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The Resource De facto feminism : essays straight outta Oakland, Judy Juanita

De facto feminism : essays straight outta Oakland, Judy Juanita

Label
De facto feminism : essays straight outta Oakland
Title
De facto feminism
Title remainder
essays straight outta Oakland
Statement of responsibility
Judy Juanita
Title variation
Essays straight outta Oakland
Creator
Author
Subject
Genre
Language
eng
Summary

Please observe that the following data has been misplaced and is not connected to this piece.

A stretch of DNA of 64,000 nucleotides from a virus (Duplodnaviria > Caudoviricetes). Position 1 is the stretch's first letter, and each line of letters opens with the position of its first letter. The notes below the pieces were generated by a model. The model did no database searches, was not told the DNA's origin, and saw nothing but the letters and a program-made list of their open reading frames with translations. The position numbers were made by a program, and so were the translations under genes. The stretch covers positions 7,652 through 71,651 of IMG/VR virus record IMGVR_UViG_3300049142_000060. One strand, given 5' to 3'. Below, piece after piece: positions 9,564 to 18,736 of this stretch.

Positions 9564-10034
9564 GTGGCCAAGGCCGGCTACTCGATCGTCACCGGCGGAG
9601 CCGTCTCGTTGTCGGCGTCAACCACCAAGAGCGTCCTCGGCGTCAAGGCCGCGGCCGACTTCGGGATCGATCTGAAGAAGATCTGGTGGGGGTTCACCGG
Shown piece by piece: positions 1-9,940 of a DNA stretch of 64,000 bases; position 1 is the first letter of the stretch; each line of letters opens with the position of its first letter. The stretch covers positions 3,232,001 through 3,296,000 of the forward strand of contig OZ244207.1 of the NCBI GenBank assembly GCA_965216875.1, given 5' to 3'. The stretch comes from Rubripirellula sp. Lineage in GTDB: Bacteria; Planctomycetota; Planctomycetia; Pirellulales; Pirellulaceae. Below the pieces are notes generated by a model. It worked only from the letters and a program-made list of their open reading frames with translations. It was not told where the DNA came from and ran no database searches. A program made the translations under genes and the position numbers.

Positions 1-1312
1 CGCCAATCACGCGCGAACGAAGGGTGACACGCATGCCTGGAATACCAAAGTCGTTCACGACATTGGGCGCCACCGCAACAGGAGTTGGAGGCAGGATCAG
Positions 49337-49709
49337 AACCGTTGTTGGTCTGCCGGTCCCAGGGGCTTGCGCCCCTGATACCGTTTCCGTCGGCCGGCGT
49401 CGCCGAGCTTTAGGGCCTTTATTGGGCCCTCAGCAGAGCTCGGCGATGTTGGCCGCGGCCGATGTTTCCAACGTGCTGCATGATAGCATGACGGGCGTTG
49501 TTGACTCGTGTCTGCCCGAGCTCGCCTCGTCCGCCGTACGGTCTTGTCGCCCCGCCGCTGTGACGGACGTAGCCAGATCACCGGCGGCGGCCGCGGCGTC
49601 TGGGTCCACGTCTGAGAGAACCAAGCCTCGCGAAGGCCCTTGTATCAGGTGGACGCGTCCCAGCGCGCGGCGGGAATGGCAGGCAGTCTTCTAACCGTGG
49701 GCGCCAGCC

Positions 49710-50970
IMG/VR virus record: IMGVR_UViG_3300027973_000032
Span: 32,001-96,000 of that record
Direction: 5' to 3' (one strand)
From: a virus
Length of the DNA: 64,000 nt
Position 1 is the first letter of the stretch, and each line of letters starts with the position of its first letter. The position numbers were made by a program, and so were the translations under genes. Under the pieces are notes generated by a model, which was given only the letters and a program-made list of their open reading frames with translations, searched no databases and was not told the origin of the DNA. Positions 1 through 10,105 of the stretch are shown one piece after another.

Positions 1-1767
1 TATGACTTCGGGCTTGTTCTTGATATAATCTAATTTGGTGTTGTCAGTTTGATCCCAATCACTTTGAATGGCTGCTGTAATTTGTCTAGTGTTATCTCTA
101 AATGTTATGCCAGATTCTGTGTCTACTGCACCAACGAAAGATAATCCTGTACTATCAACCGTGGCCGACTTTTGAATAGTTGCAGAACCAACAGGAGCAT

"De Facto Feminism: Essays Straight Outta Oakland views activism and feminism as they play out in one writer's political, artistic and spiritual life. A distinguished semifinalist for OSU's 2016 Non/Fiction Collection Prize, De Facto & is a cross between Audre Lorde's Zami: A New Spelling of My Name and Jean Toomer's Cane, blending essay, poems, graphics and literary criticism. An act of self-definition spanning four decades, the central person in DeFacto ... is the writer herself, a feminist foot soldier. With the feel of memoir, these essays align with female thinkers Anna Julia Cooper, Ida B. Wells-Barnett, Lorde, Alice Walker, Michelle Wallace, Angela Davis, bell hooks, Paula Giddings, Michelle Alexander, Roxane Gay and Chimamanda Ngozi Adiche. Much like the central character in her semi-autobiographical novel, Virgin Soul, whom Juanita calls a female foot soldier, the voice herein is a feminist foot soldier, processing major shifts in American society through the portal of her own artistic development. The essays are set chronologically, beginning with a picture of her Tuskegee Airman father, and an account of a not altogether idyllic childhood in Oakland, California. A patchwork narrative emerges: Growing up in Oakland in the fifties and sixties. Comparing her burgeoning sexuality to young white females in 1964 having orgiastic responses to the Beatles. Formulating an erstwhile womanhood based on Black Nationalism. Deconstructing the infamous N-word controversy. Looking back acerbically at her romance with The Gun and the black power movement. Paying homage to Black Arts Movement poet Carolyn M. Rodgers. Celebrating 21st century feminism in unexpected places. Examining race and micro-aggression in liberal Berkeley. Living with a ghost/mentor for a year. The book's format moves from essay to poem to epistle, utilizing the genre of letter writing in the final essay, "Acknowledge Me," a true ghost story in which a dead playwright, once her teacher, pushes her to succeed. "Whatever Happened to Carolyn M. Rodgers?" pays homage to a poet who became a phantom of the Black Arts Movement (BAM). Rodgers utilized the militancy of the era to draw attention to larger social issues. She mixed slang, nostalgia, curse words, sociology, raw revelation of sexual intimacies to address the abyss between black men and women; she became a near pariah for reviving her Christian faith. "Report from the Front" indicates how America's most liberal city still channels racism. "De Facto Feminism" tallies the ways feminism finds its way in a country that counts black women out, from fighting/finding contingency, building bridges, breaking bread, doing bizness the old fashioned way, and myriad other examples. "Cleaning Other People's Houses" considers the value of physical labor as the author works as a domestic for a living; Juanita leaves that job remembering that Zora Neale Hurston worked as a domestic in the last impoverished decade of her life. In the wake of Trayvon Martin, "The Gun as Ultimate Performance Poem" looks at the gun's power and role in the African American community from the Panthers to the present. "Five Comrades in The Black Panther Party, 1967-1970" is the author's recollection on joining the Black Panthers and revisiting the movement some 40 years later. "All The Women in My Family Read Terry McMillan" finds the newly minted novelist asking what to do about black literature, as she finds that it doesn't quite fit with the chick lit and black chick-lit books her friends and family are reading. "Putting the Funny in the Novel" was written after her agent said her novel (about the Black Panthers) wasn't funny enough. Juanita learned standup and lived to tell the tale (and jokes). "The N-Word." In an age of trigger warnings and multiple N-Word explosions, Juanita blasts its premature burial & its qualifications, considerations -- and calling it on white cops."--